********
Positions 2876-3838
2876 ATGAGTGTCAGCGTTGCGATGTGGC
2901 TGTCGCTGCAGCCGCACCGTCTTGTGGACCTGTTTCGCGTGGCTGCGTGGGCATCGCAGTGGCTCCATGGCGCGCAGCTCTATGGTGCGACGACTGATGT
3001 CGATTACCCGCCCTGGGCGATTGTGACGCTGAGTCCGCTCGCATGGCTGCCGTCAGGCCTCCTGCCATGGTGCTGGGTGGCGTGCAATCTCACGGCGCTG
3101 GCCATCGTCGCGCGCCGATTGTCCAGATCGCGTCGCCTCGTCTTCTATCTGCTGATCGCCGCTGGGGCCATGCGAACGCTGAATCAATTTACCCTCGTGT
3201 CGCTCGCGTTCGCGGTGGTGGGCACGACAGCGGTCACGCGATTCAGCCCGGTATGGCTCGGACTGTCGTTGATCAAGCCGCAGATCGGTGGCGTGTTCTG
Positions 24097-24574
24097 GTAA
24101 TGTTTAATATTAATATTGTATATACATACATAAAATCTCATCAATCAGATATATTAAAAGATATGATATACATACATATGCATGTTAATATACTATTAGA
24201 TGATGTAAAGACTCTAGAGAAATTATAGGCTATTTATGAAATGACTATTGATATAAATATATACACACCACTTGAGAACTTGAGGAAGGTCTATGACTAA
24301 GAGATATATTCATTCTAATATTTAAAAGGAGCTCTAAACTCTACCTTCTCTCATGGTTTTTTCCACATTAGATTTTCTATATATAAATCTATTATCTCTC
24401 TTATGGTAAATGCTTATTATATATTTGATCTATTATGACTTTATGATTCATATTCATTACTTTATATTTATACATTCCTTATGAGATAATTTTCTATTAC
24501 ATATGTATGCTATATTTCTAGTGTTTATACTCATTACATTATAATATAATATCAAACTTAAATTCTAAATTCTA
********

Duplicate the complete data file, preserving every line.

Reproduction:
Positions 2876-3838
2876 ATGAGTGTCAGCGTTGCGATGTGGC
2901 TGTCGCTGCAGCCGCACCGTCTTGTGGACCTGTTTCGCGTGGCTGCGTGGGCATCGCAGTGGCTCCATGGCGCGCAGCTCTATGGTGCGACGACTGATGT
3001 CGATTACCCGCCCTGGGCGATTGTGACGCTGAGTCCGCTCGCATGGCTGCCGTCAGGCCTCCTGCCATGGTGCTGGGTGGCGTGCAATCTCACGGCGCTG
3101 GCCATCGTCGCGCGCCGATTGTCCAGATCGCGTCGCCTCGTCTTCTATCTGCTGATCGCCGCTGGGGCCATGCGAACGCTGAATCAATTTACCCTCGTGT
3201 CGCTCGCGTTCGCGGTGGTGGGCACGACAGCGGTCACGCGATTCAGCCCGGTATGGCTCGGACTGTCGTTGATCAAGCCGCAGATCGGTGGCGTGTTCTG
Positions 24097-24574
24097 GTAA
24101 TGTTTAATATTAATATTGTATATACATACATAAAATCTCATCAATCAGATATATTAAAAGATATGATATACATACATATGCATGTTAATATACTATTAGA
24201 TGATGTAAAGACTCTAGAGAAATTATAGGCTATTTATGAAATGACTATTGATATAAATATATACACACCACTTGAGAACTTGAGGAAGGTCTATGACTAA
24301 GAGATATATTCATTCTAATATTTAAAAGGAGCTCTAAACTCTACCTTCTCTCATGGTTTTTTCCACATTAGATTTTCTATATATAAATCTATTATCTCTC
24401 TTATGGTAAATGCTTATTATATATTTGATCTATTATGACTTTATGATTCATATTCATTACTTTATATTTATACATTCCTTATGAGATAATTTTCTATTAC
24501 ATATGTATGCTATATTTCTAGTGTTTATACTCATTACATTATAATATAATATCAAACTTAAATTCTAAATTCTA